To keep a car’s engine in good condition, its components must be checked regularly. After a while, the oil will also need to be changed to maintain engine performance.
The importance of oil
The engine oil plays several roles in the functioning of the latter. Its primary function is to lubricate the various mechanical parts to limit friction and wear. It also regulates the temperature, because the less friction there is, the less heat is generated.
Thanks to its chemical composition, it protects the engine against corrosion. This property is often improved by the presence of additives present in the oil. It also has a cleaning role since it carries with it the residues created by mechanical friction. Dirty particles are entrained at the very bottom of the crankcase and then accompany the oil in the filter where they will be trapped.
When the filter is saturated, it can no longer retain impurities and the engine could be damaged. This filter must therefore be renewed regularly. But also, the quality of the oil degrades over time due to its aging. This aging process varies depending on how you stress your engine.
In general, the oil should be changed after the duration of use recommended by the manufacturers. This duration varies from 10,000 to 30,000 km, depending on the model. In addition to monitoring the quality of the oil, one must also keep an eye on its level. The oil is indeed subject to evaporation phenomena due to the high temperature to which it is exposed. Some cars have real-time oil level information systems. In this case, you just have to wait for the level calculator to display an insufficient quantity before carrying out an oil leveling.
Oil for your drain
The most important property in an oil is its viscosity. A viscous oil is more pasty and a fluid oil is finer. When it is fluid, it can be pumped more easily and quickly reach the different areas of the engine when starting. When it is more viscous, it does not break when the engine is in high activity.
The viscosity of the oil should vary depending on its temperature. Notations such as 20W50 represent this variation. The first number is cold viscosity and the second number is hot viscosity. The letter W (winter) represents the climatic condition under which these measures were taken. This rating is present on the oil cans and can be accompanied by the SAE, API or ACEA ratings. SAE in this case, indicates the standard respected by the oil according to its viscosity.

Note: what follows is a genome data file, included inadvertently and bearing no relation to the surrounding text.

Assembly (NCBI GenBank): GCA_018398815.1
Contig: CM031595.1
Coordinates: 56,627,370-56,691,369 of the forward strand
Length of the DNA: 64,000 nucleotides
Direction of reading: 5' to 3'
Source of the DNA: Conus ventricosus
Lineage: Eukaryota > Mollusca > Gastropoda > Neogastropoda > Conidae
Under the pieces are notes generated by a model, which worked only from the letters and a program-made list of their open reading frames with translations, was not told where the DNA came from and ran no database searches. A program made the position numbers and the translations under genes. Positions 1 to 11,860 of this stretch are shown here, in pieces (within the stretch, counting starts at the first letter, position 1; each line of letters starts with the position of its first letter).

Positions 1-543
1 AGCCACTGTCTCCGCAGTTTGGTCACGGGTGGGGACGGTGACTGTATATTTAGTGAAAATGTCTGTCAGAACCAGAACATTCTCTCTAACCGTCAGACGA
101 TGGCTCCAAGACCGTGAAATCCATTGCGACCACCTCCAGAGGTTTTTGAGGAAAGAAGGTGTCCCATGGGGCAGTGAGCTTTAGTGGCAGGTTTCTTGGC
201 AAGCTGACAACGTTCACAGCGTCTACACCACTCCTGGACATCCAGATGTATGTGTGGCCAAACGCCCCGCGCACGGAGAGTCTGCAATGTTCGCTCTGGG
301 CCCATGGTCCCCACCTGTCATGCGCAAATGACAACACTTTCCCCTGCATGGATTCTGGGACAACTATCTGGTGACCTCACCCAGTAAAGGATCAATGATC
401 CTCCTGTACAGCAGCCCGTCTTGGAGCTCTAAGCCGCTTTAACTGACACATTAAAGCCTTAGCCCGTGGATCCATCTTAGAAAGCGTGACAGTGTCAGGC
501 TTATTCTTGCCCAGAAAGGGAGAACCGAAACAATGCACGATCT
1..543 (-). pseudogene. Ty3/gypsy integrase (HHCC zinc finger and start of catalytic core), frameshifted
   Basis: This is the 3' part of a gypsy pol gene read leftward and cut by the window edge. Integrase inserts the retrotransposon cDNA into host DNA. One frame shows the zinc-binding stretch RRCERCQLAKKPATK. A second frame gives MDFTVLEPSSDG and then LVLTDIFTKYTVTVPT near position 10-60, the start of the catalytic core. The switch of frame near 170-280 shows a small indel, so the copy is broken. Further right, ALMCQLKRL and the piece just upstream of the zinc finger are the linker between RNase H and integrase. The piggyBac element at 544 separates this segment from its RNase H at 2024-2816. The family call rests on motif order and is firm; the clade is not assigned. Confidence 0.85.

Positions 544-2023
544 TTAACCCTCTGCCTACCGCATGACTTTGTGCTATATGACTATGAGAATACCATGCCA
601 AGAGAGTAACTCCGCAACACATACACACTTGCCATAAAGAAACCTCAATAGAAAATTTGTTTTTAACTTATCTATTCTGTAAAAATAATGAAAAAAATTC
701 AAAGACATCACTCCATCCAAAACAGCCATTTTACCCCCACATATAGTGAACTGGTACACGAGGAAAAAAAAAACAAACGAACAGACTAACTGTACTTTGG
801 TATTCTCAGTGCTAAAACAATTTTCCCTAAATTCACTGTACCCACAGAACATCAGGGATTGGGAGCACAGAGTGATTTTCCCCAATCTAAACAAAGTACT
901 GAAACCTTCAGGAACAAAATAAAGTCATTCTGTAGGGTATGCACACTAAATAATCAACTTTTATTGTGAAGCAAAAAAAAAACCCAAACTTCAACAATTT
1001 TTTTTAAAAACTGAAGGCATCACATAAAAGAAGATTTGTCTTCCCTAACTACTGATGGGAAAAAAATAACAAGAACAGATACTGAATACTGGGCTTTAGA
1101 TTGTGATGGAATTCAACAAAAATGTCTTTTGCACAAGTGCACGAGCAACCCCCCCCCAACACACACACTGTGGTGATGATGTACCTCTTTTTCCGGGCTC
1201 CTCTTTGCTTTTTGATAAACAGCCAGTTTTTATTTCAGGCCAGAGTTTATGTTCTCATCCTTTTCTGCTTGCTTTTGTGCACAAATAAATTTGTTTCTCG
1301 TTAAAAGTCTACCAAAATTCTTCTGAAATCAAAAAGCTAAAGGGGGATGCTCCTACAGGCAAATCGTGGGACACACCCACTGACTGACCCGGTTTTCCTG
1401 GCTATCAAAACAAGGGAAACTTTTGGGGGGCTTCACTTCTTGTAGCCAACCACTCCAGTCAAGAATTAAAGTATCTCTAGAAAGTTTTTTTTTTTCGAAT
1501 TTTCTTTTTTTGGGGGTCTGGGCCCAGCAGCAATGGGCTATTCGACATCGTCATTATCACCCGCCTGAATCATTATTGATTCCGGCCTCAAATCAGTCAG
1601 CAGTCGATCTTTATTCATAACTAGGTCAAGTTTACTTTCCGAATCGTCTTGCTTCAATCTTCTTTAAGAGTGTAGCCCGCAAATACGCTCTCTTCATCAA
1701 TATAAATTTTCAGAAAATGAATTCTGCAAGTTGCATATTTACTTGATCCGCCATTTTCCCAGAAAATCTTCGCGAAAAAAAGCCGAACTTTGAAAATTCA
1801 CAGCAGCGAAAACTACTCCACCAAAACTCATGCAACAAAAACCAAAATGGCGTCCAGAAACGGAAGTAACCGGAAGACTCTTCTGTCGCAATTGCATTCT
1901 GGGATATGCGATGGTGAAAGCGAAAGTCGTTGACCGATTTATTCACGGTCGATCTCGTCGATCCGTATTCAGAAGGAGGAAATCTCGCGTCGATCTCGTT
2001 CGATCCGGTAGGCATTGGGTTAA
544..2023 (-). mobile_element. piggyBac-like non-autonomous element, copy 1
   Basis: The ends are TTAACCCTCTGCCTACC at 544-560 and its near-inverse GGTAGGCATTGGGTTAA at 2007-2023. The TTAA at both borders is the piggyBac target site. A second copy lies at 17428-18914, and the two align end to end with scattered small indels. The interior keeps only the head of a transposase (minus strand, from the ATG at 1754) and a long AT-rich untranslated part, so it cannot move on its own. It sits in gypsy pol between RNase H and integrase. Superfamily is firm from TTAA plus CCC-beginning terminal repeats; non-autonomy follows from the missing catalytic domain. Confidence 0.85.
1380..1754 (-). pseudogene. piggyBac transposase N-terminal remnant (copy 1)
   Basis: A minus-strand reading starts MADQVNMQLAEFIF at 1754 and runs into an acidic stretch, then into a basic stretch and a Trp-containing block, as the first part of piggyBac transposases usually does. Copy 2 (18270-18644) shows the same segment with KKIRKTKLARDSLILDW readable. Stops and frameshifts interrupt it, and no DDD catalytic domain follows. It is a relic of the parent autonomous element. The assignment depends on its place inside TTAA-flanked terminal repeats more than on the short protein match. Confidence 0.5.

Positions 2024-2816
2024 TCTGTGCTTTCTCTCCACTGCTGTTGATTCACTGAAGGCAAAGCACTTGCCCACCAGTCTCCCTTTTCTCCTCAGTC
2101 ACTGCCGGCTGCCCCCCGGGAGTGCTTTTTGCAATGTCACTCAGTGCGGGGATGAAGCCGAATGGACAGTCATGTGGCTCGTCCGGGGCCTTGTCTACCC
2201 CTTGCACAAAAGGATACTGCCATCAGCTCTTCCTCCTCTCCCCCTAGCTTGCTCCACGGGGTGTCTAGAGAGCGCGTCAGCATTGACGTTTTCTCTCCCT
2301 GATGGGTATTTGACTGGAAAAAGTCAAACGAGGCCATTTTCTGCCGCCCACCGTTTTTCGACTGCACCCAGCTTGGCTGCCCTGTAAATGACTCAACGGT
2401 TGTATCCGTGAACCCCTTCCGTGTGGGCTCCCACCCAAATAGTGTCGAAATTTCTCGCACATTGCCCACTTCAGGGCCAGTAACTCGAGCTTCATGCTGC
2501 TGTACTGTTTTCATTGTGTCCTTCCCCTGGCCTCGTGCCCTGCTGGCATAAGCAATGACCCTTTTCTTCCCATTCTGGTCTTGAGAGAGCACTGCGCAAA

The ACEA standard indicates the quality of the oil according to several criteria. The API standard distinguishes oils according to the types of engines they target, whether they are old or recent. You should know that the old engines used so-called mineral oil. This type of oil is in fact refined oil, very polluting and requiring frequent draining. Newer engines have started using semi-synthetic oil. It is a mixture composed of mineral lubricant and synthetic oil. Its use has made it possible to lengthen the interval between two oil changes and to better preserve the engine.
The purely synthetic oil was designed in the laboratory and has been treated thoroughly to meet the needs of recent engines. Using a synthetic or semi-synthetic oil on a vintage car is therefore not a good idea. The additives contained in these oils can be harmful to an old engine.
Many car manufacturers are now establishing their own standards that are supposed to suit their engines. You should therefore refer to their recommendations regarding the choice of your oil. Also, be careful when adjusting the oil level. Use an oil identical to that already present. Mixing two different oils can alter their properties and make the mixture harmful to your engine. Otherwise, you will need to change with new oil.
How to drain the engine?
Before replacing your oil, you must first make sure that the replacement oil complies with the manufacturer’s recommendation. Unsuitable oil can accelerate the wear and tear on your engine and reduce the frequency of your oil changes. If you have the right oil and the right tools in hand, you can change the oil.
Depending on the model of your car, emptying can be complicated. If this is the case for your vehicle, call on a trusted professional garage owner to carry it out. Otherwise, first, drain the used oil by opening the crankcase screw located in the lower position. Collect the oil and possibly the filter in a tank. Then add new oil to remove the last residue present in the crankcase.
The day of the oil change is also the time when it is recommended to change the oil filter. Just remove it, clean the contacts and the supports and place the new filter. Close the cover screw and fill the tank with three quarters of the quantity recommended by the manufacturer. Wait for the oil to drain and then prime the pressure system by starting the car. Then switch off the ignition when the oil warning light comes on. Finish filling the tank, avoiding excess.
To find the level of lubricant in the reservoir, use the dipstick. Immerse it in the tank then reassemble it. The optimum oil level should be between the maximum and minimum level indicator. If it is below, gradually fill the tank in small quantities, taking a measurement each time. If it greatly exceeds the maximum recommended level, it could cause malfunctions when the engine is used. Use a pump to reduce the level.
Finally, the used oil that you collected after draining should never be used as fuel. It can generate greenhouse gases and toxic gases. If released into the wild, it will severely degrade the environment. It is therefore prohibited to dispose of the drained oil on the public highway. Offer them to energy recovery centers, recycling centers, car centers or similar centers. They will take care of their recycling. In this case, note that recycling 3 liters of used oil produces 1 liter of new oil.